Volunteers Skills Audit | Tennis in Britain

Volunteers Skills Audit

Conducting a skills audit

94% of volunteers in clubs come from within the membership, according to the LTA club survey (December 2014). The next members of your management committee will almost certainly be visiting your club or venue every week throughout the summer season. You are unlikely to know every single member at your club, their day job and skills, but there is an easy way to find out.

The audit

A quick and simple audit of skills among your membership can highlight potential volunteers, allowing you to appoint the right people with the right skills in the right roles. Download the skills audit form which can be tailored to your venue by adding a logo, contact and adding questions.

Distribution

The audit should go out to all suitable adult members, but also include the parents of junior members who may want to help out. You need to decide whether you hand out a paper-based form and get members to fill it in while they are at the venue or send to members by e-mail. Either way, provide a clear deadline and chase for a response. You are unlikely to get a 100% response, but if you have a few leads on potential volunteers, it will be worth the effort.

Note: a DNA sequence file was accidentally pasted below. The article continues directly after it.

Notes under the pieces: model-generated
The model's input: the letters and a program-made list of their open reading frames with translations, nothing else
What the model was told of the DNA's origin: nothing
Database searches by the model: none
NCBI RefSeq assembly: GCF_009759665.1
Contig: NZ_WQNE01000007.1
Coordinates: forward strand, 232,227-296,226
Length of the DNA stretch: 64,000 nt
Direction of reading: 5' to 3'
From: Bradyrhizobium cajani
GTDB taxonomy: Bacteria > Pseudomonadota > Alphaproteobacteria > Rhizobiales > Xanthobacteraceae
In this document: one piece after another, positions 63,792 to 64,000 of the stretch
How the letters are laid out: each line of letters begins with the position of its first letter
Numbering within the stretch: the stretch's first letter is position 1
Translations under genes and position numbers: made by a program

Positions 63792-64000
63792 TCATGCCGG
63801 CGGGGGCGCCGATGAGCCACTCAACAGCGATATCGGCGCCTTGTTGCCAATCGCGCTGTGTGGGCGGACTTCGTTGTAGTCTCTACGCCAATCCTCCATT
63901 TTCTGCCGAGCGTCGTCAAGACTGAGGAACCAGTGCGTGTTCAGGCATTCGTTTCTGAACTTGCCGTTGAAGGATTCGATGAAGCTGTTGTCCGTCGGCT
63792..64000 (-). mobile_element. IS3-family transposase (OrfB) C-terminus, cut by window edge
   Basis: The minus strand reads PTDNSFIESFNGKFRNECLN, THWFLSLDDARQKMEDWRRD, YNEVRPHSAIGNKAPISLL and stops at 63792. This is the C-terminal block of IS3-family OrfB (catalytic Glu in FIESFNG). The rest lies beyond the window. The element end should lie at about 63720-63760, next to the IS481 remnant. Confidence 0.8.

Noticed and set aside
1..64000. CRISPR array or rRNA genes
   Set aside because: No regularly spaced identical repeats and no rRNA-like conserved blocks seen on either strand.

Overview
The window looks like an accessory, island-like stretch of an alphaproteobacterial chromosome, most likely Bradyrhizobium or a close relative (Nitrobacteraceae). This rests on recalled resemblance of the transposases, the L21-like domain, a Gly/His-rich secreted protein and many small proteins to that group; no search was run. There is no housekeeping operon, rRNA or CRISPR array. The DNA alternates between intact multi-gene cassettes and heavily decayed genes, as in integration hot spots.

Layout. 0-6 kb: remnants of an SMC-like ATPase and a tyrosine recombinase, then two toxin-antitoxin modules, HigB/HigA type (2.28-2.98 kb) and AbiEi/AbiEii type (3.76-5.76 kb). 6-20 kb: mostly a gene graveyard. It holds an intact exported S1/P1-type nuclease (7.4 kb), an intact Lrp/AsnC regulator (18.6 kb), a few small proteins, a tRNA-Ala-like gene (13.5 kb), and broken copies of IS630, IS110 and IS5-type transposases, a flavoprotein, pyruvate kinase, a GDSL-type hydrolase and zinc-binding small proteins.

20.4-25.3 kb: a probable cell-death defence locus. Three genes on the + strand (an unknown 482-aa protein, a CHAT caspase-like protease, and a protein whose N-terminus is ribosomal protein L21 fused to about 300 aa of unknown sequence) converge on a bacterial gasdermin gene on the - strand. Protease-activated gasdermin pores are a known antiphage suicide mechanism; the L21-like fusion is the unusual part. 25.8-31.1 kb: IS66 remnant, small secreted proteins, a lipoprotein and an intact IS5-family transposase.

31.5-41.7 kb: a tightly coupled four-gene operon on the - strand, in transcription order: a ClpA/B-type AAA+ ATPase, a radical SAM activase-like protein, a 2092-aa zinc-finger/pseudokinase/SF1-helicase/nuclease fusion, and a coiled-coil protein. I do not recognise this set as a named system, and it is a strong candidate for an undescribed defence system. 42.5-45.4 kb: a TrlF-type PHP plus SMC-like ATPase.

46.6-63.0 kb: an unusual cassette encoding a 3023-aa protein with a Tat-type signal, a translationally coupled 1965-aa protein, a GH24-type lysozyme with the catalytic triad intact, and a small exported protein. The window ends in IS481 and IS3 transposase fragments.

Young volunteers

You should decide with the management committee if you invite juniors aged 13-18 to participate in a Tennis Leaders course at your venue or linked school or college. You can then offer them volunteer roles within your club, but remember than under 16s should help on an activity then over 16s can lead an activity while being supervised.

Access further guidance on young volunteers.

Roles

Have a clear idea of what roles you need fulfilling before you start the audit and check out their role descriptions so you know what skills are needed. Alongside the audit, you could provide a list of roles available with brief overview and time commitment required to encourage people to put themselves forward.

Match-making

Once you have all the forms in, you will need to review matching alongside the available roles. Identify potential options for each role with a ranking if you’re lucky enough to find more than one per role. Share this with your chair and then discuss who makes a personal approach to encourage the members to take on the appropriate role.

If potential volunteers are also provided with the list of vacant roles ask them to state, based on their skills, experience and interest, which roles they are particularly interested in.